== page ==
This is another optical illusion that should be included on every study of the history of optical illusions. It is named Ouchi after the person who invented it. There are many things going on in this picture that add to the illusion. First, the circular shape leaves the edges ambiguous to our eyes, so we can’t tell quite where the image begins and where it ends. This will cause the illusory movement that you see. Another thing about this optical illusion is that our eyes might perceive all the bars to be the same size, as if we are looking through a hole in the middle of the picture, and the bars are farther away in the middle. As if we are looking through the aperture of a camera lens. This also works well if you print it out on a piece of paper and move the paper around!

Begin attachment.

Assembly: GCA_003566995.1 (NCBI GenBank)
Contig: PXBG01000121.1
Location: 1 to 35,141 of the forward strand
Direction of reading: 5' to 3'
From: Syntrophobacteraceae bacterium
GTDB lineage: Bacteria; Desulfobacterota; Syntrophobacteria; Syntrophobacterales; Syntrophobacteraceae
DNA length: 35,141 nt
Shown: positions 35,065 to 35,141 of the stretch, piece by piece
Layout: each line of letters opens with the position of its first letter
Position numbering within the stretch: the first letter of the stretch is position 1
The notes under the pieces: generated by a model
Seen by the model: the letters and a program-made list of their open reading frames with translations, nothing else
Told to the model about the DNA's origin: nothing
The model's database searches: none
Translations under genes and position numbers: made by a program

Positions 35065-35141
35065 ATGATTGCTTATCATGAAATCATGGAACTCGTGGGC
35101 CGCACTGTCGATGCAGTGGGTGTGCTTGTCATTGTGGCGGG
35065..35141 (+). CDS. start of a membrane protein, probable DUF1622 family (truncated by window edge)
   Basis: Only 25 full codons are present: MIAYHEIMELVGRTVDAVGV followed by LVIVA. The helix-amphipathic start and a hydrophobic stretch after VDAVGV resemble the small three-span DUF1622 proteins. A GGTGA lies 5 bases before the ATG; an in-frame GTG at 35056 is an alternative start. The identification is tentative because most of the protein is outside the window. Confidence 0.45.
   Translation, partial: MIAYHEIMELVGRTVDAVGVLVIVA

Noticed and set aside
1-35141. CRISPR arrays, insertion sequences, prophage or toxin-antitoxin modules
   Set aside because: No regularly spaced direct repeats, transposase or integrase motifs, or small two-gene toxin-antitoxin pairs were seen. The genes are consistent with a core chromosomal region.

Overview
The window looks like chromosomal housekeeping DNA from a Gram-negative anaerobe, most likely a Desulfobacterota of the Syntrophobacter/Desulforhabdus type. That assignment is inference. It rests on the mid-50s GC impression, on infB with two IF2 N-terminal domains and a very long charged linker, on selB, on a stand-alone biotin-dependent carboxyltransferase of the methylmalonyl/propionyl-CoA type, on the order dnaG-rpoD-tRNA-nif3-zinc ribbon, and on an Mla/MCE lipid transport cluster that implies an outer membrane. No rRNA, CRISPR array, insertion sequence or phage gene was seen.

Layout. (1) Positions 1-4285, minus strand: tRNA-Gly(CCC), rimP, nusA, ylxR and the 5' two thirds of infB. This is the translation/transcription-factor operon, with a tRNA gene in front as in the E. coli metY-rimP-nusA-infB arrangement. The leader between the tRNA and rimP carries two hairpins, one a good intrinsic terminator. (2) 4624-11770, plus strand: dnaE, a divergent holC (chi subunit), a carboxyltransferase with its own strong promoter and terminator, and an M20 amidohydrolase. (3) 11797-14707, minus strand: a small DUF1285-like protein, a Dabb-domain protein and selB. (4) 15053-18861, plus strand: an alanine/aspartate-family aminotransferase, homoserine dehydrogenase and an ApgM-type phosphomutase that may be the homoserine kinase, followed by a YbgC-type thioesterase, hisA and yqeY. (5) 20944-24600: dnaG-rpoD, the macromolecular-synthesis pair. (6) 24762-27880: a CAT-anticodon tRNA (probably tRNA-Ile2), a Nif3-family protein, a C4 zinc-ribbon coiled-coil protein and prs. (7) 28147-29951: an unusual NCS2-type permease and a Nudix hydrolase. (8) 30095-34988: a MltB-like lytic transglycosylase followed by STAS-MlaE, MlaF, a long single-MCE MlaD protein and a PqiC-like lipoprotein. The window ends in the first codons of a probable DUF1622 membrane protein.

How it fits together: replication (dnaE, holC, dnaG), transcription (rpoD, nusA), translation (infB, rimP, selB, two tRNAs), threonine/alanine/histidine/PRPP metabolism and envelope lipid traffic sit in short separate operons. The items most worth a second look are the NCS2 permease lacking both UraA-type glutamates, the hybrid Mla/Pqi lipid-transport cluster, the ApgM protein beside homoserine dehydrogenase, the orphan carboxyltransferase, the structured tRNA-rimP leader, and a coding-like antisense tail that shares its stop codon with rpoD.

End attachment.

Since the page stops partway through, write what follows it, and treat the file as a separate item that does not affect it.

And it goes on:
This is such an under-rated optical illusion. A true classic that everyone needs to see! Stare at it and scroll your browser window up and down! Another thing you can do is to move your head left and right, that’s right, use those casters on your desk chair and work it, work it! You’ve got to move it move it!
How it works:
It has something to do with the fact that your eyes and brain cannot figure out that this picture is really flat. Together, they want to perceive it as a 3D ball in the center, or that these two shapes would normally be sitting on top of each other, and not be the same object.
Also spelled with the little vertical line over the O, like this: Ōuchi illusion. Ōuchi was the artist that first published this illusion, and so he named it after himself! Hajime Ōuchi was from Japan and published it in 1973.